In Ryukyuan legend, Nirai Kanai is the mythical realm across the sea where deities dwell and when invited, bring blessings into the home of the villagers. However seductive that imagery really is, present day Okinawa still styles itself as the island paradise (there’s even a bridge here named after this place), if the tree-lined paths, the beautiful coastal roads, the constant warm sea-breeze and the island vibes are any indications of what’s plastered on tourist sign boards.
After days of driving along the coast and staring at Okinawa’s turquoise waters, it is beyond difficult to go back to the cramped streets and buildings of Naha and not feel somewhat claustrophobic. The place I’m putting up at is close to the shopping street, better known as Kokusai-dori, and the overwhelming display of tourist wares and food stalls along this mile-long road is so similar to what I’ve encountered in other major Japanese cities.
I returned the car, then promptly and impulsively rented yet another for the next 24 hours so I could simply get out of the city for more breathing space and more of the coast. And for more of the glorious food too, which I’ve liked for years before visiting. Okinawan cuisine, much like the region and the people themselves, falls in the gap between Japanese, American and Chinese cuisines: stir-fries – or better known as Champuru – with wheat gluten, taco rice, peanut tofu, soba (that looks more like udon or Chinese egg noodles) in clear broth with braised sanmainiku (pork belly) and soki (pork ribs) are staples of the Izakayas and restaurants, made to differing standards. My carefully chosen encounters with these dishes however, thus far, in Yunangi in Naha and Yomitan Monogatari have been nothing but bliss.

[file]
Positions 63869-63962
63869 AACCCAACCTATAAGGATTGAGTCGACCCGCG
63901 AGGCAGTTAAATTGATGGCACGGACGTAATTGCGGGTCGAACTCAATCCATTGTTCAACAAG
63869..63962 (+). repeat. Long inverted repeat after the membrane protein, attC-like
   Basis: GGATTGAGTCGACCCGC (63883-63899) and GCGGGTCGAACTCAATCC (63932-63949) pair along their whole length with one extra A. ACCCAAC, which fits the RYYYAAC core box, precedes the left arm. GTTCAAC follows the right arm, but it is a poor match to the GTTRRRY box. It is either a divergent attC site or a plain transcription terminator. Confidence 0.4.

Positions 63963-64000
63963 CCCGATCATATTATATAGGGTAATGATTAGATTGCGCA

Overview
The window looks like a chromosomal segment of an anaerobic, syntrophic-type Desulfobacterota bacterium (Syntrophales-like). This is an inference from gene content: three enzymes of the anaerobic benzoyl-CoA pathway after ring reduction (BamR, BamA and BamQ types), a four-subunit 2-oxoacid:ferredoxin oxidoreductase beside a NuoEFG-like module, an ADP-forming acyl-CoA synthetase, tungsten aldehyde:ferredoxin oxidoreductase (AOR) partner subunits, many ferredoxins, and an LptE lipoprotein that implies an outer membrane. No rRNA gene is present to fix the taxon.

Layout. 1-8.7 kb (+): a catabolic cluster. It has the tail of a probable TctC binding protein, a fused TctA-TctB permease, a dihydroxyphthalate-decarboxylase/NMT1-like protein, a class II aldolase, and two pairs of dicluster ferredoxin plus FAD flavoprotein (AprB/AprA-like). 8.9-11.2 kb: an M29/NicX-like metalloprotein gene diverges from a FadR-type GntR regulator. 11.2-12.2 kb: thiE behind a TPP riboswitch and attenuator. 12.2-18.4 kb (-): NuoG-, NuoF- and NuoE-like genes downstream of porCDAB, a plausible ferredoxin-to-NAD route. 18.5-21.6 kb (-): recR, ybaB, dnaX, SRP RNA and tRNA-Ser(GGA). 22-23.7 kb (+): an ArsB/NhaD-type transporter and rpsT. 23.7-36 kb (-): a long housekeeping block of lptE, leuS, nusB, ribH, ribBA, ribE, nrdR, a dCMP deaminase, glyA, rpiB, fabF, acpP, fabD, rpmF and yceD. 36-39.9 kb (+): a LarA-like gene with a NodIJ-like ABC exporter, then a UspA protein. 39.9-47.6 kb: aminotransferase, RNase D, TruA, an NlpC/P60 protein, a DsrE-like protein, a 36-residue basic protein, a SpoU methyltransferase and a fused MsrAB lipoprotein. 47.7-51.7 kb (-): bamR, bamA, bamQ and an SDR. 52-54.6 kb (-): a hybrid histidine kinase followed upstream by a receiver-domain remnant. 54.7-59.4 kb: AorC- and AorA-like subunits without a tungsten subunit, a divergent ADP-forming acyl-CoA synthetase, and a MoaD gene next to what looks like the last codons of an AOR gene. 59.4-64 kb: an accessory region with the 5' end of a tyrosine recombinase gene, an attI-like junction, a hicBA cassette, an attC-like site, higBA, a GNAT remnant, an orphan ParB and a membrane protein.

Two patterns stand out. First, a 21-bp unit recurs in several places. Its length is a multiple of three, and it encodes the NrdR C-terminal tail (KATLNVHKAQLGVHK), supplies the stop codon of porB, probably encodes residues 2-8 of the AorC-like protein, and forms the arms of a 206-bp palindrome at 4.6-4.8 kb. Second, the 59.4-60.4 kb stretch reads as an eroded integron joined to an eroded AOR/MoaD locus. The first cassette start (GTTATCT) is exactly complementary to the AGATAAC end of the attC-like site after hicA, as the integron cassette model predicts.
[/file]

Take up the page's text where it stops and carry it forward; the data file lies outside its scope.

Admittedly, the alluring wildness of and the strange, odd mix of cultures found in this tropical place are hard to resist. In the dazzling sun, sand and sea, it’s almost easy to forget Okinawa’s bloodied past that culminated in the a 3-month battle in 1945 in the Pacific theatre of war, termed by the locals as tetsu no bōfū, or Typhoon of Steel because of the endless artillery fire and bombing raids that happened here.
There is only “dishonour in war” as the Okinawa Prefectural Peace museum strives to remind its visitors, corroborated by the horrors of the eyewitness accounts about the severity of the campaign. The thrust of its message is neither quite anti-American (not too overtly at least) nor pro-Japanese but Okinawan-centric; the heavy focus remains the massive loss of civilian lives and the brutality they endured on an island made hell during the attacks.
It’s difficult not to be anything but profoundly moved by the whole area, its solemn, quiet, gentle atmosphere – barring the noise from school groups and tour groups – jarringly ironic considering how much of Okinawa was burnt, defaced and ravaged 7 decades ago. Yet built on the site where the former Japanese Imperial Army headquartered and where thousands of Okinawans committed suicide under the orders of the Japanese government to avoid capture, the memorial park’s stark reminder for peace couldn’t cry any louder.